General Plant Information (Edit)
Plant Habit: Shrub
Life cycle: Perennial
Sun Requirements: Full Sun to Partial Shade
Water Preferences: Mesic
Dry Mesic
Dry
Minimum cold hardiness: Zone 3 -40 °C (-40 °F) to -37.2 °C (-35)
Maximum recommended zone: Zone 8b
Plant Height: 15 - 20 feet
Plant Spread: 15 - 20
Leaves: Good fall color
Deciduous
Fruit: Edible to birds
Fruiting Time: Fall
Flowers: Inconspicuous
Flower Color: White
Flower Time: Late spring or early summer
Uses: Windbreak or Hedge
Wildlife Attractant: Birds
Propagation: Seeds: Stratify seeds: 3 months in moist sand at 40F
Needs specific temperature: 70-85F
Days to germinate: 8 weeks
Depth to plant seed: Barely cover with sand.
Suitable for wintersowing
Start indoors
Can handle transplanting
Other info: Plant seedlings in 1 gallon pots after sprouting. Plant out after last frost. Space 6-10 feet apart.
Propagation: Other methods: Cuttings: Stem
Pollinators: Various insects

Image
Common names
  • Burning Bush
  • Winged Euonymus
  • Winged Spindle
  • Winged Spindle Tree
  • Cork Bush

Photo Gallery
Location: My garden in Bark River, MI
Date: 2017-12-14
Location: central Illinois
Date: 2011-12-01
Photo by Hamwild
Location: Cedarhome, Washington
Date: 2008-12-13
Berries peaking through the snow
Location: Bea’s garden
Date: 2021
Location: southeast Pennsylvania
Date: 2010-10-20
full-grown shrub in backyard in fall
Location: central Illinois
Date: 2017-11-17
Photo by Hamwild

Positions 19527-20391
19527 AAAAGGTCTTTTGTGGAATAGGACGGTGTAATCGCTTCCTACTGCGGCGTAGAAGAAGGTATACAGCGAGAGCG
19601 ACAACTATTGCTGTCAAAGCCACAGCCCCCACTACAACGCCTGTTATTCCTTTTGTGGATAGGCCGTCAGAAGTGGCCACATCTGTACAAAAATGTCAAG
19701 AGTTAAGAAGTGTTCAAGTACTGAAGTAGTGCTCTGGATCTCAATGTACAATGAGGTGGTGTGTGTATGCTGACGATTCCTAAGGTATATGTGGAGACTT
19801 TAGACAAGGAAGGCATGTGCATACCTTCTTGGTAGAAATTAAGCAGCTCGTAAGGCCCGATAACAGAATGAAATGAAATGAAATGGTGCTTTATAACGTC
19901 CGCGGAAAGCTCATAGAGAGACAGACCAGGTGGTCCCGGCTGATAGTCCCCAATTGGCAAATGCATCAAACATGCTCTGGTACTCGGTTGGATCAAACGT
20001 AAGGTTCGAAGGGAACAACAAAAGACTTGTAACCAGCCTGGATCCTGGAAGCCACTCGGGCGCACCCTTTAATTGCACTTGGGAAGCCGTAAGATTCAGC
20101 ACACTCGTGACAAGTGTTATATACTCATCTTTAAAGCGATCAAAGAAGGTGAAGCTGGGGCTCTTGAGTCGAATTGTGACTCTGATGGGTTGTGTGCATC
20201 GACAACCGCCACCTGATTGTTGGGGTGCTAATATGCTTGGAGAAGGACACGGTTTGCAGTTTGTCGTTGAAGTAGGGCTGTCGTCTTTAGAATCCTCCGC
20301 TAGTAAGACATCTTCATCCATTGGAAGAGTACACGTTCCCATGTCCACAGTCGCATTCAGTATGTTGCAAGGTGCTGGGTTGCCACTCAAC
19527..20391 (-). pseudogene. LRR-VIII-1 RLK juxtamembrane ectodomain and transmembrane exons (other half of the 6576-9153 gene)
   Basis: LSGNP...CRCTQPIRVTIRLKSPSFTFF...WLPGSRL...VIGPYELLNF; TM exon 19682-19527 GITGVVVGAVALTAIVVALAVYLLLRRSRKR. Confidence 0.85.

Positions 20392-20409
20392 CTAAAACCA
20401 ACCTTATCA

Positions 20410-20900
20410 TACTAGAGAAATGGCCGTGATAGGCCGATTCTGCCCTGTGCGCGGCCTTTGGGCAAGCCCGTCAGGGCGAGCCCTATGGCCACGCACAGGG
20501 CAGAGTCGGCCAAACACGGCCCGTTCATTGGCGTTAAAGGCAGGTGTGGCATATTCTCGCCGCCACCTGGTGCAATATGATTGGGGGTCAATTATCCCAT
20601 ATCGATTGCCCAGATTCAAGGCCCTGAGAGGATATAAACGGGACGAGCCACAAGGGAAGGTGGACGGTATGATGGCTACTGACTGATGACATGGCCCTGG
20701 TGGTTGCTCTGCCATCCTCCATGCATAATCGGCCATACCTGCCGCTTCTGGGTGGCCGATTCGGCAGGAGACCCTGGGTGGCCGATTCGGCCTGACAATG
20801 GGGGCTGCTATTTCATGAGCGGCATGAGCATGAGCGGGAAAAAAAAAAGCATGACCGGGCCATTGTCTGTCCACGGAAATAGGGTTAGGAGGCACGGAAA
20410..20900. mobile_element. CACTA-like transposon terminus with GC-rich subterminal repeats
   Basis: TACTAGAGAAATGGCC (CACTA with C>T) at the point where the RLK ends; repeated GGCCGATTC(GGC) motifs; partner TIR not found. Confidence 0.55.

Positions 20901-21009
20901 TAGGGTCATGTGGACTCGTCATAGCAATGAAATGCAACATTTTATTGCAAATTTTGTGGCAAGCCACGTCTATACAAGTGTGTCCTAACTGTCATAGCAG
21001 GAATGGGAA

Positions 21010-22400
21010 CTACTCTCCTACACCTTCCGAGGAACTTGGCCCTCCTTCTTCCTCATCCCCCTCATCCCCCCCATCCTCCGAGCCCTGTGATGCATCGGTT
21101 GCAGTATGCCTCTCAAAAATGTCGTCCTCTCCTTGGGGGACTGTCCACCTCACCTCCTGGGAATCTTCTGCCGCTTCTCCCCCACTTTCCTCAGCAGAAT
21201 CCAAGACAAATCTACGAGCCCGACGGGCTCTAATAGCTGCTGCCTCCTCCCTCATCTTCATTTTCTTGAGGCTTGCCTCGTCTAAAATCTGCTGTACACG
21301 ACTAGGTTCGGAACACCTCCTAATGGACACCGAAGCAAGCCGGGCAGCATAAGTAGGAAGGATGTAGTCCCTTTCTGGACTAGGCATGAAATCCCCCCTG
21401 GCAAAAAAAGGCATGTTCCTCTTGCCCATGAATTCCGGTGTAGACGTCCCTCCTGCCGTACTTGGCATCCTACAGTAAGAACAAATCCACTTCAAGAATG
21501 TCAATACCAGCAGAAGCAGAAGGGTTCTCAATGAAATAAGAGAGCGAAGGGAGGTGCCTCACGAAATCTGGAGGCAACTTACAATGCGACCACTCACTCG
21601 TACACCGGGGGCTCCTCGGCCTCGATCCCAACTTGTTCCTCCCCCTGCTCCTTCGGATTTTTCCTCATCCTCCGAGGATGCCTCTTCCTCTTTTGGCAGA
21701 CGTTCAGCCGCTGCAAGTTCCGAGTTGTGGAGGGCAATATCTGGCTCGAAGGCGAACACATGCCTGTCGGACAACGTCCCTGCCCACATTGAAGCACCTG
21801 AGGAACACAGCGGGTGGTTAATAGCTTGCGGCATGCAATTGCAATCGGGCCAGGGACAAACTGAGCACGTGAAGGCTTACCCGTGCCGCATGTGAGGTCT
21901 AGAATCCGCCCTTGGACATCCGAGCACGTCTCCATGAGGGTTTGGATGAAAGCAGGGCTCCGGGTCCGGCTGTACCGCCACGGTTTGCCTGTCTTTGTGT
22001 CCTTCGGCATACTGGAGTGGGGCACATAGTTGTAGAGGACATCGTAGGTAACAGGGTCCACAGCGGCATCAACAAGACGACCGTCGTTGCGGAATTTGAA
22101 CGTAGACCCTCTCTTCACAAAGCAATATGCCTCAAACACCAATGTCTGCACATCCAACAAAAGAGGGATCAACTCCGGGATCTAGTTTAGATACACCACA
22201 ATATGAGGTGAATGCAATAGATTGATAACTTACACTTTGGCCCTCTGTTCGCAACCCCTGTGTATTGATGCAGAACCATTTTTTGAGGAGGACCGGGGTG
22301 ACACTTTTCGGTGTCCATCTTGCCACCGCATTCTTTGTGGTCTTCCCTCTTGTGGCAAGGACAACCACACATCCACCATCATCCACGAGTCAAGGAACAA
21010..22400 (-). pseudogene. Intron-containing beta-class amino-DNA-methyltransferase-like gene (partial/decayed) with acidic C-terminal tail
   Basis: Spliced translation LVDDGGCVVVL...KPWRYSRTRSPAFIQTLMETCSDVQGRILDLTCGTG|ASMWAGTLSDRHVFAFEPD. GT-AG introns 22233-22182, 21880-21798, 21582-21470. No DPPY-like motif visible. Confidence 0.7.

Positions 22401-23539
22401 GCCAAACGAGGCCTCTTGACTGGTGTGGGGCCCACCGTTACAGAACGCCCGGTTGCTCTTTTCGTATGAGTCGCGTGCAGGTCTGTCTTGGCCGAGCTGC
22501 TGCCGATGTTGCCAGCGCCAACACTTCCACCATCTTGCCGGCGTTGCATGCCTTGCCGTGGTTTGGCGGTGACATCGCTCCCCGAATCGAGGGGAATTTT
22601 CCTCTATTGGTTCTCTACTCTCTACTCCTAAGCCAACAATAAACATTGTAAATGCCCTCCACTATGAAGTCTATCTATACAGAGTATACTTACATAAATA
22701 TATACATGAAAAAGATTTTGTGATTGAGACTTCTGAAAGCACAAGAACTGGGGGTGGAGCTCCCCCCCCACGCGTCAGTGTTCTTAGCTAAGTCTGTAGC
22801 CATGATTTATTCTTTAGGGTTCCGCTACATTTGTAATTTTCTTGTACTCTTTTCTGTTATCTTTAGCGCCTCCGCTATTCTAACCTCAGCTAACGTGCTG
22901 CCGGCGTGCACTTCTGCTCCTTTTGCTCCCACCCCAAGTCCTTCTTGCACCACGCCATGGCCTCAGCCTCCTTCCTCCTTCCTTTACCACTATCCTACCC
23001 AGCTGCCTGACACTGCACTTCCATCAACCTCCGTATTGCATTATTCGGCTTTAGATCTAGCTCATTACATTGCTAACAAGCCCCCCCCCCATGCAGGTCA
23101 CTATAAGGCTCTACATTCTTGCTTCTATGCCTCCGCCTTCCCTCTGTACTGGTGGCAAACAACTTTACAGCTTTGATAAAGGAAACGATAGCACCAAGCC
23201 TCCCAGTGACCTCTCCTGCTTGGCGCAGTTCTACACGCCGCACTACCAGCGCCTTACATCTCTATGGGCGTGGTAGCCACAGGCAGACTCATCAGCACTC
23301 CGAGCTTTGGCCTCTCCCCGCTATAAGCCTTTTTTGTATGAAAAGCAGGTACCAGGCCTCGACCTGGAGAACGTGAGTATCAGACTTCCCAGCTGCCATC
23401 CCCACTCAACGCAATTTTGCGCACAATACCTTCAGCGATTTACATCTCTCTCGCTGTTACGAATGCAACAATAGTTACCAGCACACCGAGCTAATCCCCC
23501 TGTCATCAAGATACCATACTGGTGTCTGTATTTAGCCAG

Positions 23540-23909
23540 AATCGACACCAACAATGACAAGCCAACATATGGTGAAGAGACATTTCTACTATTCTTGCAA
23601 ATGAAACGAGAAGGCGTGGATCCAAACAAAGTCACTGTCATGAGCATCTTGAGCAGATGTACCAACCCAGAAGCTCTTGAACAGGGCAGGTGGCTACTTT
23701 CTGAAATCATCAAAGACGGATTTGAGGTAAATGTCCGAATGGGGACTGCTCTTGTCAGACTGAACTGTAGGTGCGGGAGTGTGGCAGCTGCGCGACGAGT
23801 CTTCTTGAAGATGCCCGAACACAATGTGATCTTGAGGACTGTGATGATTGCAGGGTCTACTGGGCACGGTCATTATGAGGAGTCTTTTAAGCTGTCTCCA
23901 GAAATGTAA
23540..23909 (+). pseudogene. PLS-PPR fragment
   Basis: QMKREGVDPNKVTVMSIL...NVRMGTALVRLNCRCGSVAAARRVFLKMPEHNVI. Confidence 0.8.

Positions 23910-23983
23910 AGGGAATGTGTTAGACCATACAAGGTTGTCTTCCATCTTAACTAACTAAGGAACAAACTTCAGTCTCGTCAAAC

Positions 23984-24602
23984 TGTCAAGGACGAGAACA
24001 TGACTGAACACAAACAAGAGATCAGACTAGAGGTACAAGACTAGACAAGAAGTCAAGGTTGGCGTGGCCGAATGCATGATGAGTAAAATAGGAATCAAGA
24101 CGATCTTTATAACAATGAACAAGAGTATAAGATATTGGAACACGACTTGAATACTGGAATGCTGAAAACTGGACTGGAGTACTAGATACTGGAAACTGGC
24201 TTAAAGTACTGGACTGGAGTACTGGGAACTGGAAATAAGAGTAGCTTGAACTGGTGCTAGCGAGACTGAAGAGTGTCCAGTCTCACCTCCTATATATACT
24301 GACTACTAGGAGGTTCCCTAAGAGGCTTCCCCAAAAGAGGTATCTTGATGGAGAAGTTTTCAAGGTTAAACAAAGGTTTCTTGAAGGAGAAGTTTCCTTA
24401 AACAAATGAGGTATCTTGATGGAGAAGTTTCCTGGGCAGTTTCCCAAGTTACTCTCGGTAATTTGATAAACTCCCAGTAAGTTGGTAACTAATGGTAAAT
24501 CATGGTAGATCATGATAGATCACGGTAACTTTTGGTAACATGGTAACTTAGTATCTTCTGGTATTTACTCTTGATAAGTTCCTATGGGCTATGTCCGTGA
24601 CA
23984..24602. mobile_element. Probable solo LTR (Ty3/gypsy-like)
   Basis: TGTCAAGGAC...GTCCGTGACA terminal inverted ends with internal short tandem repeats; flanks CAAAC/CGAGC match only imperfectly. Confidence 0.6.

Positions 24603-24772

Location: West Jefferson, North Carolina
Date: 2022-10-29
Location: central Illinois
Date: 2020-05-09
Location: Hiking Trail In Fairfax :-)
Location: central Illinois
Date: 2013-12-13
Location: Bea’s garden
Date: 2023-05-20
Location: Cedarhome, Washington
Date: 2009-10-18
Location: Friend's Garden, Michigan
Date: 2008-10-18

Date: 2013-09-17
Location: central Illinois
Date: 2013-11-27
Location: N. Illinois, zone 5b
Location: N. Illinois, zone 5b
Date: Mid-October
Foliage in process of autumn turning
Location: Friend's Garden, Michigan
Date: 2008-10-18
Location: Friend's Garden, Michigan
Date: 2008-10-18
Location: in Seiwa-en, part of the Missouri Botanical Garden
Date: Fall, 2001
Euonymus alatus
Location: central Illinois
Date: 2016-12-06
very late fall color
Location: Chapel Front
Date: 2014-10-16
Full Fall Color
Location: central Illinois
Date: Nov 2013
Location: West Jefferson, North Carolina
Date: 2022-10-07
Location: West Jefferson, North Carolina
Date: 2022-10-07
Location: West Jefferson, North Carolina
Date: 2022-10-07
Location: At the Oklahoma City National Memorial
Date: 10-22-2019
Burning Bush (Euonymus alatus) in OkC 001
Location: Newtown Square, Pennsylvania
Date: 2011-08-05
mature shrub that has been pruned down at times
Location: Ontario, Canada
Date: 2011-10-09
Fall
Location: At the Oklahoma City National Memorial
Date: 10-22-2019
Burning Bush (Euonymus alatus) in OkC 002
Location: West Chester, Pennsylvania